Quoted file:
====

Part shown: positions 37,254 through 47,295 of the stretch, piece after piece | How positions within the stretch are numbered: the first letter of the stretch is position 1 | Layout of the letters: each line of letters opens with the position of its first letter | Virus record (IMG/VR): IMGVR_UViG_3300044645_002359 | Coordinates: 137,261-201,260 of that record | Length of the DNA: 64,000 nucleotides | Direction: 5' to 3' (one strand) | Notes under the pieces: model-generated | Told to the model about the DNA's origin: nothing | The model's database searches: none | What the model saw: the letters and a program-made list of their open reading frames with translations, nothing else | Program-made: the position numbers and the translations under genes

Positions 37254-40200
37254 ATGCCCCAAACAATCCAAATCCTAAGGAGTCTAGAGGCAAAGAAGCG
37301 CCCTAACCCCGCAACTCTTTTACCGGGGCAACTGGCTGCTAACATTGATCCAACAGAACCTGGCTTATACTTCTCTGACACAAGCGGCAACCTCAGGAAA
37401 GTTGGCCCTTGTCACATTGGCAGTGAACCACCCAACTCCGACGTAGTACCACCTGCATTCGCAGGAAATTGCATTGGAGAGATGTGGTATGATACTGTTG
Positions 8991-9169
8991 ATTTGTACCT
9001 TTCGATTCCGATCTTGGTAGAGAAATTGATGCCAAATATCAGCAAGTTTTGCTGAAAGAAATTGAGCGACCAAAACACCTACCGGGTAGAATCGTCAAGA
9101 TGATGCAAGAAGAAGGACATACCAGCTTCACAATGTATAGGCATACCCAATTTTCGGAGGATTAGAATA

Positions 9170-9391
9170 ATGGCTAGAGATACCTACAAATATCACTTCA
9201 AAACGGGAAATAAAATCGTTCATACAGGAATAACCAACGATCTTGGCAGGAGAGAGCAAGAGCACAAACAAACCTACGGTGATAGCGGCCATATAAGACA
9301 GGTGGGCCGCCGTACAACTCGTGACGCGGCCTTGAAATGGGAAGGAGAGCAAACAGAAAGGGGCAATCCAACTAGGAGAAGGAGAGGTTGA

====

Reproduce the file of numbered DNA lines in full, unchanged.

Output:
Part shown: positions 37,254 through 47,295 of the stretch, piece after piece | How positions within the stretch are numbered: the first letter of the stretch is position 1 | Layout of the letters: each line of letters opens with the position of its first letter | Virus record (IMG/VR): IMGVR_UViG_3300044645_002359 | Coordinates: 137,261-201,260 of that record | Length of the DNA: 64,000 nucleotides | Direction: 5' to 3' (one strand) | Notes under the pieces: model-generated | Told to the model about the DNA's origin: nothing | The model's database searches: none | What the model saw: the letters and a program-made list of their open reading frames with translations, nothing else | Program-made: the position numbers and the translations under genes

Positions 37254-40200
37254 ATGCCCCAAACAATCCAAATCCTAAGGAGTCTAGAGGCAAAGAAGCG
37301 CCCTAACCCCGCAACTCTTTTACCGGGGCAACTGGCTGCTAACATTGATCCAACAGAACCTGGCTTATACTTCTCTGACACAAGCGGCAACCTCAGGAAA
37401 GTTGGCCCTTGTCACATTGGCAGTGAACCACCCAACTCCGACGTAGTACCACCTGCATTCGCAGGAAATTGCATTGGAGAGATGTGGTATGATACTGTTG
Positions 8991-9169
8991 ATTTGTACCT
9001 TTCGATTCCGATCTTGGTAGAGAAATTGATGCCAAATATCAGCAAGTTTTGCTGAAAGAAATTGAGCGACCAAAACACCTACCGGGTAGAATCGTCAAGA
9101 TGATGCAAGAAGAAGGACATACCAGCTTCACAATGTATAGGCATACCCAATTTTCGGAGGATTAGAATA

Positions 9170-9391
9170 ATGGCTAGAGATACCTACAAATATCACTTCA
9201 AAACGGGAAATAAAATCGTTCATACAGGAATAACCAACGATCTTGGCAGGAGAGAGCAAGAGCACAAACAAACCTACGGTGATAGCGGCCATATAAGACA
9301 GGTGGGCCGCCGTACAACTCGTGACGCGGCCTTGAAATGGGAAGGAGAGCAAACAGAAAGGGGCAATCCAACTAGGAGAAGGAGAGGTTGA